Who would have thought it? A bit of lipstick, an impromptu dance routine and a glass of orange juice- turns out that is the recipe for a leap forward in my recovery journey!
12 May 2017
Well, who would have thought I would be saying this a couple of years ago, but I have just finished my first year at Sheffield Hallam University; a year full of amazing memories, beautiful friends and a wealth of knowledge to develop and grow my future ambitions. If you follow my social media accounts, you may have noticed that I have made the most of every single opportunity that has come my way, and sought out many more! I do not think I have actually taken the time to think about everything I have participated in, worked on or helped with this year, until recent weeks and the events that I have attended. There is no denying that I have been busy, but I can honestly say that I have loved every single minute of it!
In the majority of my posts, I often emphasise my reluctance to look back on my previous attempt at university education. However, I think that during recovery from any mental illness, as important as it is to remain positive about the current moment and optimistic for the future, if possible, it is also important to reflect on how far you have come. I know for some, this can be a horrendously frightening, and potentially triggering act, in which case I would not advise doing so, but for myself, doing this at key milestones strengthens my recovery.
I always like to keep my writing positive, but I often think of some of the people that may be reading this, and hope that they may be able to relate to some of the difficult moments I have dealt with and see how life can change for the better if you can find the strength to reach out and ask for the help that you need.
I want to take you back to September 2014- the start of what I can only describe as one of the most distressing times of my life. I found myself stood in a room at Storthes Hall in Huddersfield trying to convince myself that the decision I had made to attend university was the right choice. It soon became apparent that it was not. The negative thoughts started, the unhealthy coping strategies developed and the brave face was quickly adopted. I am not sure if you know this, but trying to put on a performance and suppress exactly how you feel is absolutely exhausting. I didn’t exactly make it any easier by allowing Anorexia Nervosa to convince me that restricting my food intake, over-exercising and spending every moment analysing, scrutinising and fretting about food was the best way to regain control over the situation. Again, it soon became apparent that it was not.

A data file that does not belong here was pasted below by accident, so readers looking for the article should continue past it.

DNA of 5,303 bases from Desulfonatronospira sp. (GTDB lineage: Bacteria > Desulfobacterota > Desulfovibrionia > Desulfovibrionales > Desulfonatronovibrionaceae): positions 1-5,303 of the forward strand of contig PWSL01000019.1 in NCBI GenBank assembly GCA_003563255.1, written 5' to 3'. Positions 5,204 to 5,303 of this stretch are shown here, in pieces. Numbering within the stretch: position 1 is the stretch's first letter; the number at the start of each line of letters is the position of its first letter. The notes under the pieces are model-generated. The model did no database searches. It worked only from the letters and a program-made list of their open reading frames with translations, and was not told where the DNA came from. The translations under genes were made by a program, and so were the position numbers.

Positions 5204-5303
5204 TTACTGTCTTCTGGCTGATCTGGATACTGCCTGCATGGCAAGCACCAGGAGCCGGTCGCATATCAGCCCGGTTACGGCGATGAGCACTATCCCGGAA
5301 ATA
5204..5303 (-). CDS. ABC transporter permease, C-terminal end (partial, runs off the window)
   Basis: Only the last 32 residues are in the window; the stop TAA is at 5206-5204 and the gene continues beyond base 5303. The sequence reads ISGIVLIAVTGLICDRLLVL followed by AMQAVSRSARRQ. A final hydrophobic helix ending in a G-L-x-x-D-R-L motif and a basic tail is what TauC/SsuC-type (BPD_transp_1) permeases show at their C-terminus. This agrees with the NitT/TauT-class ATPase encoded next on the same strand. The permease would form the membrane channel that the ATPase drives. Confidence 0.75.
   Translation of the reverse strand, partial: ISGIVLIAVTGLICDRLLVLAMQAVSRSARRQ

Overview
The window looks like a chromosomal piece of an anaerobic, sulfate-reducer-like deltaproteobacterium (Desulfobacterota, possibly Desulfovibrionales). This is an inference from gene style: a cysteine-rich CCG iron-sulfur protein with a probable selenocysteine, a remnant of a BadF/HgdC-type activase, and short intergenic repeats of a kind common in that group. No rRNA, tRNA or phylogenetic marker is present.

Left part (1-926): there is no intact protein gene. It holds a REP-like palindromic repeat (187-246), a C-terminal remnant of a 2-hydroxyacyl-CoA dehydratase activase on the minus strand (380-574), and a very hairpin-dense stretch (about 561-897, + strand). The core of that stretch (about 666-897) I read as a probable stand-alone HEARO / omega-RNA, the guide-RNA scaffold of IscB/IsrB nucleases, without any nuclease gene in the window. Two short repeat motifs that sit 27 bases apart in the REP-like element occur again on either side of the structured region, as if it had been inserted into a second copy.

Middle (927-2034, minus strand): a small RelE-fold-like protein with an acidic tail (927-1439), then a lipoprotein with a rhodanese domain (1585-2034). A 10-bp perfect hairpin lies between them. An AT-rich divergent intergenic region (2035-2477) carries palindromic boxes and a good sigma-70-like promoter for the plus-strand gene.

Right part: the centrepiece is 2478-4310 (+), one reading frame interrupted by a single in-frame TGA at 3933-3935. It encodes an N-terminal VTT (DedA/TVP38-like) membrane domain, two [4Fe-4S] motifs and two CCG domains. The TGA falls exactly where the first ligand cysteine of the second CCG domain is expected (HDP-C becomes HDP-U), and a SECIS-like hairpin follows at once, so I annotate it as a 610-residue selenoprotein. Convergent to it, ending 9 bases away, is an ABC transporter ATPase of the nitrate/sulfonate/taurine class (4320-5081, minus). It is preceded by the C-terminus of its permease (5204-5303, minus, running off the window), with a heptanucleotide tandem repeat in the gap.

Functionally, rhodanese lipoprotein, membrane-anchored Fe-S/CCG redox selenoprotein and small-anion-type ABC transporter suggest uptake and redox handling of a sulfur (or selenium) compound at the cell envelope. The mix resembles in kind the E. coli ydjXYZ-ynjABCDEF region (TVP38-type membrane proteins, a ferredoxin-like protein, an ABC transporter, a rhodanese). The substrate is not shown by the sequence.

I snapped. I could not take it any more. I literally felt as though my head was exploding. Anorexia had taken over my life and I had no idea how to make it stop. Not only did I feel trapped physically, but I also could not escape the endless mental chaos. That was when the panic attacks started. I cried endlessly, struggling to breathe, unable to talk and with no knowledge of how to stop. I confided in a couple of my flat mates at the time, but I was so embarrassed and so unaware of what was actually going on. I was a student, wasn’t I supposed to be having the time of my life? Why had I not met my best friends for life? Why did I not want to go out and drink until 4am? I felt like I was the only person that had not found myself living this amazing, carefree and fun-filled student life; and that was hard. In fact, it escalated the negative thoughts to a point where my health had left me with no other choice than to leave university- ironically vowing that I would never attend again…
Where would I have been? What would I have been doing? What would I have been passionate about? Who knows! But I can tell you something; my life would have been completely different to what it is now. Making that decision last January to pursue my dreams, send off my application and face the demons of my previous attempt at university was undeniably one of the most daunting, yet best decisions that I have ever made.
Looking back at everything I have achieved this year has been an extraordinary realisation that the moment I stepped foot into Rharian Fields Specialist Eating Disorder Unit on 16th July 2015, literally transformed my life. Every blood test, every tablet, every ECG, every meal, every therapy session, every explosion of emotion, it had all been worth it. But during that time, who would have known that being that sick would have ignited such a passion to prevent it from affecting anyone else. Sure, I wish this situation had not been the way in which I discovered this desire, but life does not always take the route we hope!
So, here I am, planning my second year at university (if I pass this years modules!). A house signed for, exciting plans for Sheffield Hallam SU Student Minds and ready to absorb the knowledge from the year’s academic schedule. First year was hard, and I anticipate my time at university to only get harder, but I am ready for the challenge. At the end of the day, any moment I have at the fantastic establishment that is Sheffield Hallam University is an absolute blessing. I am incredibly grateful for the opportunity to study there and no matter what happens during the next couple of years, I am proud to have made it this far and enthusiastic about the future that lies ahead.